“You are fake-woke, rotten to the core, and stuck in the matrix; I hope that you get that increased IG following that you so desperately thirst.” (Update: As of Sunday night, Page took down the post.)

Porkalob has not responded publicly to her director, but she has been adamantly defending herself *

(For what it’s worth, my review of 1776 didn’t explicitly assess her performance, which didn’t make as much of an impression on me as some of the other performances in this large cast, and I found that the staging of her song “Molasses to Rum” gave me the most pause.)

Updates Tuesday, October 18:
An article about the controversy posted tonight by the New York Times quotes an apologetic email that it says Porkalob sent to the “show’s company” in which she writes she is “reaching out in an attempt to repair harm I’ve caused…I see how my opinions and the tone of the article have hurt, offended and upset some of the folks internal to this process. I’m sorry for that.”

In my article above, when I posted it Sunday at noon, I added to the sentence where I talk about Porkalob adamantly defending herself the parenthetical remark “(including apparently pseudonymously in the article’s comments.)” This was a reference to a commenter calling themselves sarshad, who was so persistent, detailed and frankly belligerent in defense of Sara Porkalob that a number of the fellow commenters expressed the suspicion that it was Porkalob herself.
Tonight I received an email from someone named Sameer Arshad, who identified himself as a ” theatre-geek and playwright based in Tacoma, WA,” and said that he was the Vulture commenter who called himself sarshad. He said “I am a real person,” gave me links to his Facebook page and his Instagram account, and he added: “If you use hateration in toxic comment threads as sources for truth for your blog, it reflects poorly on you.” — which does sound like something “sarshad” would write.

Author: New York Theater

Jonathan Mandell is a 3rd generation NYC journalist, who sees shows, reads plays, writes reviews and sometimes talks with people.

6 thoughts on “Sara Porkalob vs 1776: Is it ok to criticize the show you’re in?

  1. A friend knows her. He said that she was intelligent and talented, but not nearly as talented as she seemed to think she was. He also said that she was exhausting. Ms. Porkalob, everyone is replaceable. I wouldn’t be surprised if management put on her cover for the rest of the run and delegated her to her dressing room. I know I would.

  2. My hope is that everyone will calm down a little bit – we are all so reactionary now and pissed off about everything that causes us discomfort – myself included.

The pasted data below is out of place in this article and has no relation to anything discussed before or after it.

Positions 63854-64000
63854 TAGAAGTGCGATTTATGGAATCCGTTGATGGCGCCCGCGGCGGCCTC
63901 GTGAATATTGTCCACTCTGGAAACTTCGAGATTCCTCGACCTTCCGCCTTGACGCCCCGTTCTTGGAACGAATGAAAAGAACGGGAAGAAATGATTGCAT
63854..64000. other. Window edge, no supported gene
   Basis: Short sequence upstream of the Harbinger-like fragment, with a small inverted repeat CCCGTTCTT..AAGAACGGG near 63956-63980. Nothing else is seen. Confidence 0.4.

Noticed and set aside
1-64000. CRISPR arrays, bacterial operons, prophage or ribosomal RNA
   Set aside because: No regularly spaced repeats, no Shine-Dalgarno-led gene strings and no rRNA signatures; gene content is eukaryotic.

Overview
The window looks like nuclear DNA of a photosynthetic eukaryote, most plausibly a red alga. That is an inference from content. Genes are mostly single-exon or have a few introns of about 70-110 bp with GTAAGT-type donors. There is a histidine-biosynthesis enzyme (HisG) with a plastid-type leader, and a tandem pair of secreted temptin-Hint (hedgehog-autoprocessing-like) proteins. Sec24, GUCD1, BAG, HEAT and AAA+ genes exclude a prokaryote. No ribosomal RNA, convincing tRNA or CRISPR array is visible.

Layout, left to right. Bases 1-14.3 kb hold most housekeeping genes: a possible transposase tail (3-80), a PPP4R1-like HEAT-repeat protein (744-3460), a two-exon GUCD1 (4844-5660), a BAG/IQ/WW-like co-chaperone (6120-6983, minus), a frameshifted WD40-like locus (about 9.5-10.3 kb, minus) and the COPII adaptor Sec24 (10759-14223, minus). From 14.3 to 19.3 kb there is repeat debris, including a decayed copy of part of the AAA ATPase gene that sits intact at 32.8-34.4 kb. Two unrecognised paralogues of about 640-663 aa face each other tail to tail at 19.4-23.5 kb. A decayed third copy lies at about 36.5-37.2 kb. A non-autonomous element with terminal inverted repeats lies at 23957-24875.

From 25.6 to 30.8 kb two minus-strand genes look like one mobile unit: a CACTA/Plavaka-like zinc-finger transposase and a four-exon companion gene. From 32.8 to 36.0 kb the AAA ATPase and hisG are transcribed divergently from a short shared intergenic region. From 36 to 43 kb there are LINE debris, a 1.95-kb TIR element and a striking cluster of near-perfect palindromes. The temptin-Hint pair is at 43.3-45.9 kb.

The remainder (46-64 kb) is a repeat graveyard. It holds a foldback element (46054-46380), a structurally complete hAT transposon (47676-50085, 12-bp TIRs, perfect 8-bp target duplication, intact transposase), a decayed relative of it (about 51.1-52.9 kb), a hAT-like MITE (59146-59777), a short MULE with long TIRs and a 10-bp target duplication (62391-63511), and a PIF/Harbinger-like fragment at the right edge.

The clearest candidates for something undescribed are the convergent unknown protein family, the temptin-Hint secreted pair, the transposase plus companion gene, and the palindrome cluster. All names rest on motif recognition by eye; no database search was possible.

Much of what Sara said is true regarding BIPOC and stories with and about them, and the theater world right now.
    The musical/story itself IS old and it is odd that of all the body of work out there, this is what was chosen.
    Sara’s hubris is off-putting, sure, yet imagine having to always combat being put in back of white people, and told to be quiet, among many other disrespectful actions. She’s young. Very smart and talented, but young and will understand in time that a little grace with her truth goes a long way.
    Let her be – she has so much yet to offer. Let’s focus on her honesty about how to be more intelligent with intersectionality and equity – I personally have much to learn and happy to focus on that.

  3. Of course it’s “ok” to criticize the show you’re in but it isn’t very smart. And it’s really beside the point. Her two big “wants” out of this show, as stated are: 1. A good agent and 2. social media following.
    I think she’ll get #2 but she’s poisoning the well for #1. Having said that, I just want to add that, although I support her RIGHT to free speech, she still strikes me as an incredibly arrogant and entitled actor! She appears to be back-pedaling already. Now she’s “clarifying” that her, “I give 75%” comment actually meant she takes time out for eating, “pooping,” etc. I’m guessing she’s feeling pressured and I hope she feels like an ASS for saying that she only gives 75% on some shows. The audience paid 100% of the ticket price to see her so, IMHO, she should be fired for theft! As one that has produced many Equity plays, I can’t imagine a good producer wanting to cast her after reading that 75% statement. If she actually thinks a show is beneath her, she should have the courage of her convictions and not do the show. To give 75% is disgusting.

  4. She’s talented and she knows it. During her time in theater circles in Seattle, she crafted a personal brand and narrative focused on BIPOC issues which is to be commended – but have seen her weaponize it for personal gain. The 1776 drama is not surprising. Throw the show under a bus, make overtures about race, build a brand and gain some Insta followers and hopefully get an agent.

  5. I know Sara and I know her work. I’m in the Seattle theater community and I think the vast majority of us here are thrilled with her success, and supportive of her perspective on theater as labor.

    I’m a sixtysomething white man. When Sara Porkalob talks, if what she says challenges the world I know, I lean in and listen.